Nefarious — The most interestingly subversive anti-woke movie you haven't seen or heard about
As a fan of horror films whose wife doesn't share my affection for them, I'm encouraged to watch movies when I travel on business if I ever get a free evening. Tuesday night was just such a night, and there were options.
First, there was a 7:40 showing of Evil Dead Rise. I enjoy most things of the Evil Dead franchise, so I figured this would be the option. But I also noticed there was another intriguing movie playing at this particular Southern California movie theater that I'd never heard about, called Nefarious, at 7:20.
I checked out the trailer.
Sean Patrick Flanery (of whom I'm a fan and grew up watching, of Young Indiana Jones Chronicles, Suicide Kings, and Boondock Saints fame) plays a death row inmate, found guilty of multiple murders, and who prison officials assume is acting so erratically and manipulatively that he must be seeking a stay of execution by means of insanity. Specifically, he claims to be a demon possessing the body of the convict. A psychiatrist, who harbors demons of his own, is tasked with determining the convict's level of sanity or insanity, putting his life or death squarely in the psychiatrist's hands.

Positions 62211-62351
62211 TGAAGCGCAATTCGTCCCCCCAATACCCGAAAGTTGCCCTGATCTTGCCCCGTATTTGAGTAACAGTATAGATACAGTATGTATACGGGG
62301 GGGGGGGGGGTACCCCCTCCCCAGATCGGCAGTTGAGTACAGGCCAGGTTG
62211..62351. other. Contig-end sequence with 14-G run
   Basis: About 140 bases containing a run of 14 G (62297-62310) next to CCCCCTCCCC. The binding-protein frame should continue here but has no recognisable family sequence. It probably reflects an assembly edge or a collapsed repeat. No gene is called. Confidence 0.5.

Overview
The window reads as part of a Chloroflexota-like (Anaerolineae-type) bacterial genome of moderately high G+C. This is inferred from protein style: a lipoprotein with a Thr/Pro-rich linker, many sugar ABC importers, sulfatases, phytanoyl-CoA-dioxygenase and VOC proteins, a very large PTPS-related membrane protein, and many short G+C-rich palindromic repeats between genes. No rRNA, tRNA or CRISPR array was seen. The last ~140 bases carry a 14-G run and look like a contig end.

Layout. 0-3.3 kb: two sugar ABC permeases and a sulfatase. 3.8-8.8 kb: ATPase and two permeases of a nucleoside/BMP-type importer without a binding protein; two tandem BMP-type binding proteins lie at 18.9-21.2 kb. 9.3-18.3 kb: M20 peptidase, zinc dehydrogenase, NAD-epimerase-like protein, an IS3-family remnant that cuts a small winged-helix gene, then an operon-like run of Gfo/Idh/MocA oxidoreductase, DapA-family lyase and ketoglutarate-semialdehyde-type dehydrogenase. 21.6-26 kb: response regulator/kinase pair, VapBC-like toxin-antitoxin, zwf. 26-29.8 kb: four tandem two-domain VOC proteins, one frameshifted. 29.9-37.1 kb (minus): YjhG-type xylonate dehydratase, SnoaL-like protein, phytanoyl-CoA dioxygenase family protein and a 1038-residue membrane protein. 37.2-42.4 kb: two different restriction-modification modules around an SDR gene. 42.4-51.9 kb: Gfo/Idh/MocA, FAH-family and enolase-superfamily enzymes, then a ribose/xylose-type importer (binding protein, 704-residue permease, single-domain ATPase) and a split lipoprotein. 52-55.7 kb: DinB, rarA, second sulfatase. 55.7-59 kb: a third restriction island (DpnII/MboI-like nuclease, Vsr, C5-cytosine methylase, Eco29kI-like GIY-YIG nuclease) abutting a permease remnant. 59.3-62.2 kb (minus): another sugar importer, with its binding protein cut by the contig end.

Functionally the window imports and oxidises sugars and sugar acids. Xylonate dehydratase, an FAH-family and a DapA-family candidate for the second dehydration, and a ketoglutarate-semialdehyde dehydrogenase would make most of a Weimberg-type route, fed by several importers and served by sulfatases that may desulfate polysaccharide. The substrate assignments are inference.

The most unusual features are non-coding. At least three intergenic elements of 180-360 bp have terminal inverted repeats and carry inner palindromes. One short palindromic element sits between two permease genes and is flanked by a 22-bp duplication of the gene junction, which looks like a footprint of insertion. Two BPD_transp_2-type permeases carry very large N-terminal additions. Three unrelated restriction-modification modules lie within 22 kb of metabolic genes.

It looked interesting enough, so I did this silly thing that I often like to do while weighing which movie I should go see and looked at Rotten Tomatoes.
Evil Dead Rise is at a solid 84% critic rating. Promising.
Then I looked at Nefarious on Rotten Tomatoes. A dismal 33% critic rating...but it somehow maintained a 97% audience rating.
That piqued my interest. What could possibly be going on with this movie that almost every non-critic who decided to weigh in on it says it's great, but two thirds of critics hate it?
Then I read some of the reviews.
Carla Hay at Culture Mix sums up her consternation by saying that it became "preachy propaganda for right-wing beliefs."
Uh-huh. Go on, I thought.